By Nicole Rubin, UN Foundation Summer 2017 Public Affairs Intern

As the fight to retake the city of Mosul from the grip of ISIL continues, civilians remain in need of urgent humanitarian aid. These are families who need shelter, children who have been cut off from school, and parents who are looking for ways to provide for their families. The United Nations also estimates that between 100,000-150,000 civilians are trapped inside the old city.

One of the primary concerns is for the protection of civilians in the ISIL controlled areas, with reports of civilians being used as human shields. UN Humanitarian Coordinator for Iraq Lise Grande said, “Fighting is very intense in the old city and civilians are at extreme, almost unimaginable risk.”  The UN continues to call for the protection of civilians and adherence international law.

The Iraqi government’s Ministry of Migration and Displaced has reported that since the beginning of the western operation in Mosul in February 2017, over 600,000 people have fled western Mosul. A total of more than 854,000 people have been displaced from Mosul since the beginning of the operation in October 2016.

The need for humanitarian aid in the area remains urgent, as there are recurrent reports of food insecurity and shortages of both safe drinking water and medicines.

UN agencies have been preparing for, and responding to, the crisis for many months now, working to provide ready-to-eat rations, drinking water, sanitation facilities, and medical and protection services.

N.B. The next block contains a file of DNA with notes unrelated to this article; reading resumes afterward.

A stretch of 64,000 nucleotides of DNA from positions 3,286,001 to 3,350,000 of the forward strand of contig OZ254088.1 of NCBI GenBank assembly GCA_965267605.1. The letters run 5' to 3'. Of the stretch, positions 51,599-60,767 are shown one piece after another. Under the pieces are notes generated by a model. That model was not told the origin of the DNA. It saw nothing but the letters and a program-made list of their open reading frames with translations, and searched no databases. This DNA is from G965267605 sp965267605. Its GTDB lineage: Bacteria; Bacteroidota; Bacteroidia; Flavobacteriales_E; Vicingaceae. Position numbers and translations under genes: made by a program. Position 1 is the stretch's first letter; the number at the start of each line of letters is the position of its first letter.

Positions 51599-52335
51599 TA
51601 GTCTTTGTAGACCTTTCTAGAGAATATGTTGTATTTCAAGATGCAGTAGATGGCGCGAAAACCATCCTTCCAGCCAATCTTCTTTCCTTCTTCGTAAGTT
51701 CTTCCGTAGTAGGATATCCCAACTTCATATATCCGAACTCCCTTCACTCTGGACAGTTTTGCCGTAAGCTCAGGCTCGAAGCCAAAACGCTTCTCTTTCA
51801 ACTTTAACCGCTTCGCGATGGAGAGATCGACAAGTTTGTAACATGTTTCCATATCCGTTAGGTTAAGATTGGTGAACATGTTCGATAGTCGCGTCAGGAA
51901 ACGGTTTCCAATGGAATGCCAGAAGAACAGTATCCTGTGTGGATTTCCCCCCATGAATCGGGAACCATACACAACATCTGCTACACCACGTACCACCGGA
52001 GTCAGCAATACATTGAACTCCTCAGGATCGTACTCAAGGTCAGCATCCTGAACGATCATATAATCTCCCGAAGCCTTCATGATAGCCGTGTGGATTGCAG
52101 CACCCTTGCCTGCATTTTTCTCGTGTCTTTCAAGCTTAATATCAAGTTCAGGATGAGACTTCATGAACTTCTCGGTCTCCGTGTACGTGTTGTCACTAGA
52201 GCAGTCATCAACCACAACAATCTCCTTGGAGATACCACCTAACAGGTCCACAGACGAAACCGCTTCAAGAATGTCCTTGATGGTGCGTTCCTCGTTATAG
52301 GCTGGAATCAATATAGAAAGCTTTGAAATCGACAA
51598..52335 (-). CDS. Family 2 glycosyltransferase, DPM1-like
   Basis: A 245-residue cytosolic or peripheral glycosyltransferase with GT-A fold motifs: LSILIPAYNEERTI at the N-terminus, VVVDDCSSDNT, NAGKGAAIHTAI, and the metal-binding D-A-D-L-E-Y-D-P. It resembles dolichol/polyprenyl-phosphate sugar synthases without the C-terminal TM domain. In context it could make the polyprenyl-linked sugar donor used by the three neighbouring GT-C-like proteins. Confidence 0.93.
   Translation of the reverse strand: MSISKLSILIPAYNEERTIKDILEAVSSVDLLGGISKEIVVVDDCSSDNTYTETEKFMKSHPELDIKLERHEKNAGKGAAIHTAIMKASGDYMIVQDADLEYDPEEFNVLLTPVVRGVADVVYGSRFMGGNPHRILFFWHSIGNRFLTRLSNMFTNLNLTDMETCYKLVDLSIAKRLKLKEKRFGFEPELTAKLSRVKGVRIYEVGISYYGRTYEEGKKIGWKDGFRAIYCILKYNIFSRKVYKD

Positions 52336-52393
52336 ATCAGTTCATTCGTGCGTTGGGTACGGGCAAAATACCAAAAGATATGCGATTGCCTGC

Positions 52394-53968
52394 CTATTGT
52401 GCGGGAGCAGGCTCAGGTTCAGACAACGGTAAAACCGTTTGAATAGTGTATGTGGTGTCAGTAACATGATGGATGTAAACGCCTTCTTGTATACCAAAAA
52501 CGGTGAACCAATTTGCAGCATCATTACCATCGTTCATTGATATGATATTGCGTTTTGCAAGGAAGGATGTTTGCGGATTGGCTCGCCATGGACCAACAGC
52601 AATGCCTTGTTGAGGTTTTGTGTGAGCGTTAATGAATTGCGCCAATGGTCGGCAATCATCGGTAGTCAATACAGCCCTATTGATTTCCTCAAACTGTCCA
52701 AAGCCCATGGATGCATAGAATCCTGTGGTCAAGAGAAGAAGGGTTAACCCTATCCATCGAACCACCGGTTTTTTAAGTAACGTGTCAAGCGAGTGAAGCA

According to the UN Office for the Coordination of Humanitarian Affairs (OCHA):

  • More than 1.7 million people have received emergency support, which includes food, water, and hygiene items;
  • More than 14,000 injured individuals have been treated at trauma centers;
  • Every day, humanitarian partners deliver 1.4 million liters of water to areas in west Mosul that are accessible, and 3.1 million liters to east Mosul; and
  • Half of displaced families have found shelter in 19 priority camps and emergency sites, while others are staying in host communities.

While aid has reached millions, humanitarian needs are immense, and the situation is complex: Some areas, and the civilians within them, remain inaccessible to humanitarian partners. Additionally, more resources are needed since the Humanitarian Response Plan is only 42.1% funded.

Priorities of the UN in its humanitarian response plans include:

  • Reaching as many people with assistance as is possible;
  • Facilitating and advocating for voluntary, safe, and dignified returns;
  • Helping families live in dignity; and
  • Supporting people brutalized by violence.

Additional resources will help families in their greatest time of need. Your support can make a difference. To support the humanitarian response in Iraq, donate here.

[Photo: OCHA/Ivan Abdulla]